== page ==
We have 10 points – room for partner to have some, but not many. Without thinking too much about active/passive, we have one stand-out lead – King of Spades. It can’t really give away tricks (we have the touching honours), and it is going to set up one of our longest suits. The only thing that would make us think twice about leading this suit is if an opponent had bid it and, even then, we still might!
A less impressive holding than last time. Our ‘longest and strongest’ would be leading from Jxxxx but it’s such a poor suit that the odds of establishing it are slim. A much more interesting lead would be King of Hearts – try to hit partner’s suit! This would be a very active lead but a few things are in our favour:
1. Stayman has not been bid so partner is likely to have 4-5 hearts and
2. We don’t have many points so partner is likely to have them. These points could be in hearts and, as partner is likely to have outside entries to the suit, the suit could get established.
At IMPs/teams scoring, I would always make this lead. At pairs, it’s a bit risky and I might try a small diamond hoping that it is either passive or has a chance of being a suit that we can set up anyway.
Our spade suit leaps out at us. However, what are the odds that we actually get this suit going? Not great as we have no outside entries, and no 10s or 9s, so declarer will often have a slow stop. Could we consider trying to hit partner’s suit again, as on hand 2? The problem this time is that we don’t have an honour to help out so the odds of that working have gone down too. We’d probably still make this lead because there’s nothing better to do – at least when we hit partner with Ax we might beat the contract. With just KJxx spades it probably wouldn’t be worth it and we could try a heart.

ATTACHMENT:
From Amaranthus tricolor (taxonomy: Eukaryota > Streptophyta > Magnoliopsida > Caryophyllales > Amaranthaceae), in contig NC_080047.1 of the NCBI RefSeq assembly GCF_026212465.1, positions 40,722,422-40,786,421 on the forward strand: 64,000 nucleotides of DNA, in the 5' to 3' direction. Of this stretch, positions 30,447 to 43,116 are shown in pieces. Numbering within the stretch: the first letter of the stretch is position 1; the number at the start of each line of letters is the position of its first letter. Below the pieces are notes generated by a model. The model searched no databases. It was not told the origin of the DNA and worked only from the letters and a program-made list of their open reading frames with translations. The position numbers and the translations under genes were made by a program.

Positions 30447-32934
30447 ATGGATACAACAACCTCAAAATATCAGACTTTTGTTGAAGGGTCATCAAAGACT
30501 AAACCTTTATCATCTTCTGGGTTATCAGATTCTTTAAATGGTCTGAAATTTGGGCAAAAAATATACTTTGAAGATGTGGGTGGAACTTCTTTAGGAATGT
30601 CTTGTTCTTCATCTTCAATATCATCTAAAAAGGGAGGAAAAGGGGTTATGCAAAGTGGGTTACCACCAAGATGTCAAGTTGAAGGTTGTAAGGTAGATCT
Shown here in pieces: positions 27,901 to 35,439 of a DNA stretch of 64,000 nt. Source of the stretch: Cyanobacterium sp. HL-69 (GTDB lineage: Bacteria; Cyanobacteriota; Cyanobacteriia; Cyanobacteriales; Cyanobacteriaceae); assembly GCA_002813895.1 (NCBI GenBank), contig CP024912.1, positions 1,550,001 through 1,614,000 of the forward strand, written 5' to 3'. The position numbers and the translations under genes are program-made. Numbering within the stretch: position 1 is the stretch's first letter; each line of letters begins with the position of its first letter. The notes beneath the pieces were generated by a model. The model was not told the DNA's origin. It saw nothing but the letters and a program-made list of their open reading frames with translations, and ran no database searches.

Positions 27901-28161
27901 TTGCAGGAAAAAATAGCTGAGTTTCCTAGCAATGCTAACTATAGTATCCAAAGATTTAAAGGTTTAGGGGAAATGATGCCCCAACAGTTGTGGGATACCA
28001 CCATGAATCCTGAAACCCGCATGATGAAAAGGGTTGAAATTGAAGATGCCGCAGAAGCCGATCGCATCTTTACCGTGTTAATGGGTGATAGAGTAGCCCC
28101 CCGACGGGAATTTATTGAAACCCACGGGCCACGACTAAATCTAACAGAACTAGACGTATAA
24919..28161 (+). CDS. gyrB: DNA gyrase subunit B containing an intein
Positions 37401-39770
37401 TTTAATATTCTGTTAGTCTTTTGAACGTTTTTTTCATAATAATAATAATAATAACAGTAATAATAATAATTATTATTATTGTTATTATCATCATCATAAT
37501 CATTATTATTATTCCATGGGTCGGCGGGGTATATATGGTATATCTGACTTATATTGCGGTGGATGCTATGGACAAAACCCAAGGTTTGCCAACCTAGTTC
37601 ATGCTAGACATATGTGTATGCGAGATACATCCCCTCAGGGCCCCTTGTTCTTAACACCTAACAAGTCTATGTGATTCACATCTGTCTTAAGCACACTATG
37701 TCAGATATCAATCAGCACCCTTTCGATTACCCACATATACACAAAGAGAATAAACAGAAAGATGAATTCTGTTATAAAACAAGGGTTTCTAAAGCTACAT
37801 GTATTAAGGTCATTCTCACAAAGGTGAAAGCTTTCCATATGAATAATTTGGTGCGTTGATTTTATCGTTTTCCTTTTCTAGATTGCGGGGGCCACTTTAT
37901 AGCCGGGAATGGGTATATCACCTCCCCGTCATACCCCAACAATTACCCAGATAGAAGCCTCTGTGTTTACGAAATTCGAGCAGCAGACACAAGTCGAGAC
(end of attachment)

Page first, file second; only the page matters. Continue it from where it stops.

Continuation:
Our excitement at having so many points quickly dwindles when we realise that partner is probably staring at a 0 count. Leading our longest and strongest (KJxx) diamonds is almost bound to cost a trick, probably letting declarer win a cheap 10 of diamonds. We should consider the Queen of Hearts instead – a combination of passive and active – hoping that declarer ends up taking failing finesses into us in the other suits.
It’s tempting to lead a small heart here and, at IMPs scoring, we probably would. However, something to consider is that if it looks a lot like all of declarer’s suits are going to break badly and you are playing pairs, or if the auction had gone 1NT – 2NT – 3NT, we might just lead a passive spade and hope declarer goes off anyway.
Hand 6 was a late addition to the seminar, having played it on Sunday! Against the auction 1NT – 2D – 2H – 3NT. we made the active lead of a small spade.
Make active leads when:
1) It looks like declarer is likely to make comfortably
2) IMPs scoring
3) The lead has a reasonable chance of success
Make passive leads when:
1) Declarer might go off if we don't give anything away
2) MP scoring
3) The lead is likely not to cost your side
On a final note – opening leads are not an exact science and is the part of bridge that contains the most amount of guesswork. Don’t worry when your opening lead doesn’t work and don’t assume that the one that would have worked was ‘right’. Always give it thought and understand what you’re trying to achieve with it. Beware of results-merchants who tell you that you should have led something just because it would have worked!